In this Issue:
  • Respecting the Rip
  • Ready for Northwest Florida Artificial Reef Workshop Wednesday February 22
  • Valentine’s Day… Red… and the Column Stinkhorn Fungus!
  • Nature Tourism – Bald Point State Park
  • Have a “Tree-mendous” Arbor Day!
  • Morrison Springs Park – Walton County, Florida
  • The Once Mightier Ochlockonee, Dismembered by Sea Level Rise
  • Barred Owls- and other features of the “pretty woods”
  • Celebrating Choctawhatchee Bay – National Estuaries Week
  • Biking to a Healthier Community
  • Florida Panhandle

    Respecting the Rip

    It was disheartening to read that even with double red flags flying, 22 people had to be recused from the Gulf near Destin, FL recently, and one person lost their life.  In that spirit, I believe it is important to review information on the importance of respecting our sometimes-unforgiving gulf.   First of all, stay calm. …

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    Ready for Northwest Florida Artificial Reef Workshop Wednesday February 22

    Researchers from University of West Florida recently estimated the value of Artificial Reefs to Florida’s coastal economy. Bay County artificial reefs provide 49.02 million dollars annually in personal income to local residents.  Bay County ranks 8th in the state of Florida with 1,936 fishing and diving jobs. This important economic study gives updated guidance and …

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    Valentine’s Day… Red… and the Column Stinkhorn Fungus!

    Valentine’s Day is just a few days away and this month’s theme is evidenced by the color red. Red hearts, bows, roses (imported this time of year from South America) and candy in red boxes This hue is not frequently seen in Wakulla County in the mist of winter’s grip, but this year azaleas bloomed …

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    Nature Tourism – Bald Point State Park

    Some of the most picturesque and scenic natural areas along north Florida’s Gulf Coast are found in Bald Point State Park. The 4,065 acre park is located on Alligator Point, where Ochlockonee Bay meets Apalachee Bay. Bald Point State Park offers a variety of land and water activities. Coastal marshes, pine flatwoods, and oak thickets …

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    Have a “Tree-mendous” Arbor Day!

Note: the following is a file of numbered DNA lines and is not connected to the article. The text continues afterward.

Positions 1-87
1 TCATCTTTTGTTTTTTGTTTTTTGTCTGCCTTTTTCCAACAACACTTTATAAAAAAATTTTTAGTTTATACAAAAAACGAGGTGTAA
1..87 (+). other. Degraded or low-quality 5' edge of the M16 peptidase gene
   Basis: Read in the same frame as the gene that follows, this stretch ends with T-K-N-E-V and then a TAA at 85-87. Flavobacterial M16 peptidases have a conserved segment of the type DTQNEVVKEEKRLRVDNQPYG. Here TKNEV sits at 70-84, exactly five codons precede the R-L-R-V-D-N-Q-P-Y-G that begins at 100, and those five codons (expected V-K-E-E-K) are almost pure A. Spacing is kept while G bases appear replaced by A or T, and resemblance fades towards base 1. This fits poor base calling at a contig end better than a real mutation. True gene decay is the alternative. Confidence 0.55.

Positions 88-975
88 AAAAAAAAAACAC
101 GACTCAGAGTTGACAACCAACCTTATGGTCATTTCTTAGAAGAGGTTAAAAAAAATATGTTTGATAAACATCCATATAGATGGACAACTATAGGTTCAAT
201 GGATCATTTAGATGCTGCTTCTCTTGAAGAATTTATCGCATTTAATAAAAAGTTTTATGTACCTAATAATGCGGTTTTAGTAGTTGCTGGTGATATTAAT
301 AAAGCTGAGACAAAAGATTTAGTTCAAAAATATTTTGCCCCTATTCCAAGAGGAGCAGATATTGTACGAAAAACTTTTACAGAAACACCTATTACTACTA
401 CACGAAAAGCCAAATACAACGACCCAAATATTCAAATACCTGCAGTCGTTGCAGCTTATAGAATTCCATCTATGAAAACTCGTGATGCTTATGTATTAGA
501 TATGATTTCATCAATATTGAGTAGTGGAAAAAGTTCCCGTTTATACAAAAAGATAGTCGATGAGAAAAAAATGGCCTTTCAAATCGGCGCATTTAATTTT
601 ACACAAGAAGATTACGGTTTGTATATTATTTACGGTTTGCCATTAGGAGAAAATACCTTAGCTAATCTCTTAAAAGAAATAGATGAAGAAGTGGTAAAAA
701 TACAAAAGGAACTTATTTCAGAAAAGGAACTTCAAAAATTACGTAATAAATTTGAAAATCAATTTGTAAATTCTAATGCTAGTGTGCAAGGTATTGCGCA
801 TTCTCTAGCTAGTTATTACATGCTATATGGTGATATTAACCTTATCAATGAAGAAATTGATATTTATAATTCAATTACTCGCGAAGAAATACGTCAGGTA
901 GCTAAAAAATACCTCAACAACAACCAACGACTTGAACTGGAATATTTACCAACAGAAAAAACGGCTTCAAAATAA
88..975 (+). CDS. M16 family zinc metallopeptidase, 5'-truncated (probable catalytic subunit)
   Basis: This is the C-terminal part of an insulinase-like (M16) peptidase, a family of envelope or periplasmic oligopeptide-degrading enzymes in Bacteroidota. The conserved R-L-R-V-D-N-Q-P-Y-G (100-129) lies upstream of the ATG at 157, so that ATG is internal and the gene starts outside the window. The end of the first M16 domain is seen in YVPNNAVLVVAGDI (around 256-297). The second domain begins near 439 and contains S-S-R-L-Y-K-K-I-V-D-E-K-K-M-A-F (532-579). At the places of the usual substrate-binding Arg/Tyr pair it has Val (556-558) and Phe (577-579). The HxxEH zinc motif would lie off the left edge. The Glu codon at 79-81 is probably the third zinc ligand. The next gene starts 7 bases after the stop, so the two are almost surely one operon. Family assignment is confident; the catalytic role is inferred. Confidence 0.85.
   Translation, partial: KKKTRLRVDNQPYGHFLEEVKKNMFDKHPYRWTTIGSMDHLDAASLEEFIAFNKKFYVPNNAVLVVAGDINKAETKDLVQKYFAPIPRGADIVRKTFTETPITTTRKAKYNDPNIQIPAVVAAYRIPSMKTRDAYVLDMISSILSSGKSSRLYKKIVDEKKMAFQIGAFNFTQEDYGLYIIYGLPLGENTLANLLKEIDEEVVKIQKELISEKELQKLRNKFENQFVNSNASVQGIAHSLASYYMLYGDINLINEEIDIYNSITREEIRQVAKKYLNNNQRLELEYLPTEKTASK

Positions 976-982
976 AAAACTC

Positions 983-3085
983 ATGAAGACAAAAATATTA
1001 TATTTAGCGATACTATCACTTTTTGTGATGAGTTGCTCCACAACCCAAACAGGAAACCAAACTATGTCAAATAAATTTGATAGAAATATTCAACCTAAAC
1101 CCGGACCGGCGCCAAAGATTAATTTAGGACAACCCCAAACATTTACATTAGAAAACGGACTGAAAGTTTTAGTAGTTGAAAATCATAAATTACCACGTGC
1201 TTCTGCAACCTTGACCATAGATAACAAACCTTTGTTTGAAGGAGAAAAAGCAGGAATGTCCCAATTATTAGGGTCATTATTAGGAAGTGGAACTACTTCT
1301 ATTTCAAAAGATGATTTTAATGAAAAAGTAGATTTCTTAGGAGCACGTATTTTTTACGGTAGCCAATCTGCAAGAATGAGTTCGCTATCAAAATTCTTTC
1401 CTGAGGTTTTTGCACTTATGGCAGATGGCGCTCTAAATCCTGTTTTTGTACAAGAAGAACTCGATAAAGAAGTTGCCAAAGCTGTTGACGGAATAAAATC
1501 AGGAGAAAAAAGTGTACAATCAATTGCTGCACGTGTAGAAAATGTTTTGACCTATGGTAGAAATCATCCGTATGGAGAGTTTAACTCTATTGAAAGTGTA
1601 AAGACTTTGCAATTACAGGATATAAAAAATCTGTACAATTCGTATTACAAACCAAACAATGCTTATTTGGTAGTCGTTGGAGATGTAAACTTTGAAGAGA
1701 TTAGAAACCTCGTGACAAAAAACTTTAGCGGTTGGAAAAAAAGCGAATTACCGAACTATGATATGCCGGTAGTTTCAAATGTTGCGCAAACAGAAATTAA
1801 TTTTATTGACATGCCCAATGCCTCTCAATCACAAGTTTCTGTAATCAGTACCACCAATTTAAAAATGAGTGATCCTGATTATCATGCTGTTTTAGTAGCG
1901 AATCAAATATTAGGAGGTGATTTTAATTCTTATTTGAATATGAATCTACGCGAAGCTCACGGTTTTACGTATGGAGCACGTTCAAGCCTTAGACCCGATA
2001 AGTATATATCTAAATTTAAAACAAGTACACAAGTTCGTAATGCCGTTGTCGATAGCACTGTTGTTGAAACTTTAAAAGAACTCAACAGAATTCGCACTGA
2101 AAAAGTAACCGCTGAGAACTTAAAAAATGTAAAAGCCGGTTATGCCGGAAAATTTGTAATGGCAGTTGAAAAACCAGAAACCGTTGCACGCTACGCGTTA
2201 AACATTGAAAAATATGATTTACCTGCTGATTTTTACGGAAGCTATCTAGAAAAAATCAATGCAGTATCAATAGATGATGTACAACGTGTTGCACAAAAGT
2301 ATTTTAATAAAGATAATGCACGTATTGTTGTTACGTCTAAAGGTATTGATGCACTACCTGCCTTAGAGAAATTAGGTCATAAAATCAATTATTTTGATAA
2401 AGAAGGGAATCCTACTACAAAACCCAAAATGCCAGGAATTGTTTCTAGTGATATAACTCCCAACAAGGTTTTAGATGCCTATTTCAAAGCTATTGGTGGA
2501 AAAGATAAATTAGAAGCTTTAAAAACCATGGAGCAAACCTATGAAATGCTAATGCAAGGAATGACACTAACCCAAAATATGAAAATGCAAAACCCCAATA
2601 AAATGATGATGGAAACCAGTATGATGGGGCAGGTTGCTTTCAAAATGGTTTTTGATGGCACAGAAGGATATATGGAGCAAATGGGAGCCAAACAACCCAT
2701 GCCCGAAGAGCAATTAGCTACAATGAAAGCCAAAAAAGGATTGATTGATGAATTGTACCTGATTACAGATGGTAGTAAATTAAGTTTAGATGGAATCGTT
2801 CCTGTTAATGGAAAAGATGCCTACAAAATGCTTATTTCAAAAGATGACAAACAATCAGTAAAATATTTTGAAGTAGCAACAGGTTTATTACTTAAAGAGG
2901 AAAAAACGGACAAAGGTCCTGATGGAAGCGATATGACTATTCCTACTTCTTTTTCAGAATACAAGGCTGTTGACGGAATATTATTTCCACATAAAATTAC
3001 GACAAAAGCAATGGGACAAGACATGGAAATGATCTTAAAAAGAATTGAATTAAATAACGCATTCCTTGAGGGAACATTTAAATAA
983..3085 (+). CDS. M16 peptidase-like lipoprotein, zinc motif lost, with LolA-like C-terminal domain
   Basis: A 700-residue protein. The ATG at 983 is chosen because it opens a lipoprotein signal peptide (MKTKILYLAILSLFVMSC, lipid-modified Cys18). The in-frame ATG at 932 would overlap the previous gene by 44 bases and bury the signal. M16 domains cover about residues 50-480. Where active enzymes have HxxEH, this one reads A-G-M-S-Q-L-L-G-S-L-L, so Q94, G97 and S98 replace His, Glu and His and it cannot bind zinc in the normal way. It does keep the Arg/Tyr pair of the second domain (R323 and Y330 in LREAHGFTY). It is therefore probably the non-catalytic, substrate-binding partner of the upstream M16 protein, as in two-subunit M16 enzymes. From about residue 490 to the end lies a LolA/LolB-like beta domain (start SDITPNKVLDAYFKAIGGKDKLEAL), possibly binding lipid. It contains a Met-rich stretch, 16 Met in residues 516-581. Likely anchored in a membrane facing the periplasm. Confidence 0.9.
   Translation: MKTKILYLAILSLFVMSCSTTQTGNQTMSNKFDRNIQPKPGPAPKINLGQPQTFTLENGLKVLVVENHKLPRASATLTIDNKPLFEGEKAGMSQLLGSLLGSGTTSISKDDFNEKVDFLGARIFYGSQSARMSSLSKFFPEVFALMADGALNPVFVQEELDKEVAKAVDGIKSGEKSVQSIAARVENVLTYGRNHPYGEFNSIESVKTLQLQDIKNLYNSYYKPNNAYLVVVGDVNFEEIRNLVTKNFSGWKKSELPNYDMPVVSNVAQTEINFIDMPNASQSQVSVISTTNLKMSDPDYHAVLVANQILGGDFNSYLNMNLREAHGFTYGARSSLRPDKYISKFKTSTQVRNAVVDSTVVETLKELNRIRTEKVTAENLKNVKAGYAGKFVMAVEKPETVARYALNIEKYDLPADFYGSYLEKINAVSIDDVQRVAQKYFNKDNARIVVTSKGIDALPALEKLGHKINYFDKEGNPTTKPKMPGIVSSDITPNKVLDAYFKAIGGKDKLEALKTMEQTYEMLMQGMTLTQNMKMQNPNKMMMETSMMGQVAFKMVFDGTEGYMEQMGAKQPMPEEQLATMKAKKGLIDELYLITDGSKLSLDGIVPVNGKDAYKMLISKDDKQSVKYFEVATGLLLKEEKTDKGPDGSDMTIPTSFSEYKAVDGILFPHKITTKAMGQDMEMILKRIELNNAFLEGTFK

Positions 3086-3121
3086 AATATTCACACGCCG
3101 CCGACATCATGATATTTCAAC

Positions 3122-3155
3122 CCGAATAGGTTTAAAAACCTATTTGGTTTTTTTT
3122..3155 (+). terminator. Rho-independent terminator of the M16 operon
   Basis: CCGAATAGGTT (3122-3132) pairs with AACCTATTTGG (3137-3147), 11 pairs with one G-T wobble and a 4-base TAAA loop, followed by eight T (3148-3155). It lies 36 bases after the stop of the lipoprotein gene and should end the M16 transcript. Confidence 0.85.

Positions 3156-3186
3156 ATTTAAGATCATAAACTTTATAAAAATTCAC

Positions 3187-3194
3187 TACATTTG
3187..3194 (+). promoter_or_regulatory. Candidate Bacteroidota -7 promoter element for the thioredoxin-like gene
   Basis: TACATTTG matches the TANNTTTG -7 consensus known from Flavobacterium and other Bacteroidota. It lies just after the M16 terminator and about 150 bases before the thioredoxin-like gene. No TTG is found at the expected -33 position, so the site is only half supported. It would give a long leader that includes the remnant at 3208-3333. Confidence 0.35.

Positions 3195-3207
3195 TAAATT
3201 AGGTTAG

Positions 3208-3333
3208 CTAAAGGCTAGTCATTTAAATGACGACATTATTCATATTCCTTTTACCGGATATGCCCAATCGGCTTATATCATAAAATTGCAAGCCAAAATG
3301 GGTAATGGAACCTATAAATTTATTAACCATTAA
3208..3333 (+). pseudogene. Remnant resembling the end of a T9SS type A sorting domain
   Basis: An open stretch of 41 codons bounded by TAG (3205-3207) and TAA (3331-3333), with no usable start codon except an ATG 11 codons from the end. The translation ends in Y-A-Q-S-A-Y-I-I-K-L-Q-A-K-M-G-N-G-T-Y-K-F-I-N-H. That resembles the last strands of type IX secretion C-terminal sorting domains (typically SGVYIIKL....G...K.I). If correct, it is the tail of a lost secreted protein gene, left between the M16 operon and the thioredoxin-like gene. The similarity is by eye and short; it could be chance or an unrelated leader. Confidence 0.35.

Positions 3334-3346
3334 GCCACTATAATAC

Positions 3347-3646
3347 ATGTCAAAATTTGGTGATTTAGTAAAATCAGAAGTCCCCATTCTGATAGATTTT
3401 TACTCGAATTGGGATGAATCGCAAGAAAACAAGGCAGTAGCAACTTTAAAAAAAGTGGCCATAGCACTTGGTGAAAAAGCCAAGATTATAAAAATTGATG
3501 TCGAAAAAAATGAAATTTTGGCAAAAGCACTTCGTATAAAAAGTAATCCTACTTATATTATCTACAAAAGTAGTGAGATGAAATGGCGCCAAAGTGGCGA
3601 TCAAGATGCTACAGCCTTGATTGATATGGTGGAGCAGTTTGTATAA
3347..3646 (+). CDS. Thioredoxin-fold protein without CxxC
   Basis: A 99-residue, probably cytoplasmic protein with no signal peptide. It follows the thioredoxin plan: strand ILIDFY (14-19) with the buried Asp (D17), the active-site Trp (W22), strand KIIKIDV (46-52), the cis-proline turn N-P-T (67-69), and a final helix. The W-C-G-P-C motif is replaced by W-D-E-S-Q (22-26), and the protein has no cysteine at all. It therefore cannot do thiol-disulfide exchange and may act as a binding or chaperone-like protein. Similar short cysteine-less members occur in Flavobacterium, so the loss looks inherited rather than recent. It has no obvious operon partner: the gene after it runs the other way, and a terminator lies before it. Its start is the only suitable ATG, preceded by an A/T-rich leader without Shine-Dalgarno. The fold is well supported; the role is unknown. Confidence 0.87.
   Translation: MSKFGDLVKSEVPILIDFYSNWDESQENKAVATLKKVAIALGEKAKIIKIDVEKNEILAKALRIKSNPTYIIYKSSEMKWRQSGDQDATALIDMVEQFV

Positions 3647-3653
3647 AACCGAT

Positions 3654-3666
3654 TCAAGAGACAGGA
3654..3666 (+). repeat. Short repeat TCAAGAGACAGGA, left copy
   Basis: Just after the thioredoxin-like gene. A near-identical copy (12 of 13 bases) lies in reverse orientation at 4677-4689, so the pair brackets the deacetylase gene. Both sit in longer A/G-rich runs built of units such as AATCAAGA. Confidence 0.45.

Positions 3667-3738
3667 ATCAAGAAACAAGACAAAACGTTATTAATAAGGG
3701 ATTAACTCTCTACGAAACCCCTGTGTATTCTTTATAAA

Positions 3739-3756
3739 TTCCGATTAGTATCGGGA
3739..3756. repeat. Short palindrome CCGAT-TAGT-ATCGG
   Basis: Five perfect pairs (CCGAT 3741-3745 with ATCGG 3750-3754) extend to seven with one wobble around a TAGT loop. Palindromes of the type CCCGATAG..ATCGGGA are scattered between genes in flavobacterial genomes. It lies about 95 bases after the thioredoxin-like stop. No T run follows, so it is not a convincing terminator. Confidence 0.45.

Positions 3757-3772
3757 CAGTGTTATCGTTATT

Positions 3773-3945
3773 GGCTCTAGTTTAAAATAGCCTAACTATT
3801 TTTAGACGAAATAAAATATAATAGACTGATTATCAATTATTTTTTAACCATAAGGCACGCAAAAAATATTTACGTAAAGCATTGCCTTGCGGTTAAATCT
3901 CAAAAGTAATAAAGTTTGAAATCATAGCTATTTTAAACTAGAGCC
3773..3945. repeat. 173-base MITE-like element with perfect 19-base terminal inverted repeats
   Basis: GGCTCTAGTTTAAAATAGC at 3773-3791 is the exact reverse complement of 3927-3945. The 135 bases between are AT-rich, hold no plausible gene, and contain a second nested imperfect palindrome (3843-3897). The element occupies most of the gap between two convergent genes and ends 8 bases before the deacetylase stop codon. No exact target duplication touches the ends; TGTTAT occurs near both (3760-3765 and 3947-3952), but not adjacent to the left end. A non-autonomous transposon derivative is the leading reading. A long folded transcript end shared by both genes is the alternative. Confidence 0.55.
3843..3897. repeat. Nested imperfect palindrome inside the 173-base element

Arbor Day has a 145-year history, started in Nebraska by a nature-loving newspaper editor who recognized the many valuable services trees provide. We humans often form emotional attachments to trees, planting them at the beginning of a marriage, birth of a child, or death of a loved one, and trees have tremendous symbolic value within …

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    Morrison Springs Park – Walton County, Florida

                        There are over 1000 springs identified in Florida. In the Panhandle, the majority of the springs are karst or artesian springs rising deep from the Floridan Aquafer System within the states limestone base.  Springs are unique and can be identified by perennial flows, constant water …

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    The Once Mightier Ochlockonee, Dismembered by Sea Level Rise

    What do the Ochlockonee and Aucilla rivers have in common? Not much, it would seem, beyond the fact that both have headwaters in Georgia and flow through Florida to the Gulf of Mexico. These two rivers do share the distinction of being unusual, although they’re unusual in very different ways. The Aucilla is a blackwater stream …

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    Barred Owls- and other features of the “pretty woods”

    I grew up in the Georgia Piedmont outside Athens, a land of bright red sticky clay, rocks and cold weather. In addition to the ubiquitous Georgia pines, hardwoods including white oaks, hickory and beech grow there. I had no clue the Red Hills of Florida and South Georgia would mimic much of that habitat and …

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    Celebrating Choctawhatchee Bay – National Estuaries Week

    September 17-24, 2016 was the nation’s 28th time to celebrate America’s coasts and estuaries during National Estuaries Week.  This week helps us to remember to appreciate the challenges these coastal ecosystems face, along with their beauty and utility. Estuaries, semi-enclosed bodies of water with both fresh and saltwater, dot the Gulf Coast of the United …

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    Biking to a Healthier Community

    If you told me earlier this summer that I would “accidentally” bike 18 miles one afternoon, I’d have laughed. I’ve always loved biking, but rarely have time for long distance rides. As part of the mobile workshops for an Extension professional development meeting in Burlington, Vermont, fifteen of us met up with the coordinator of …

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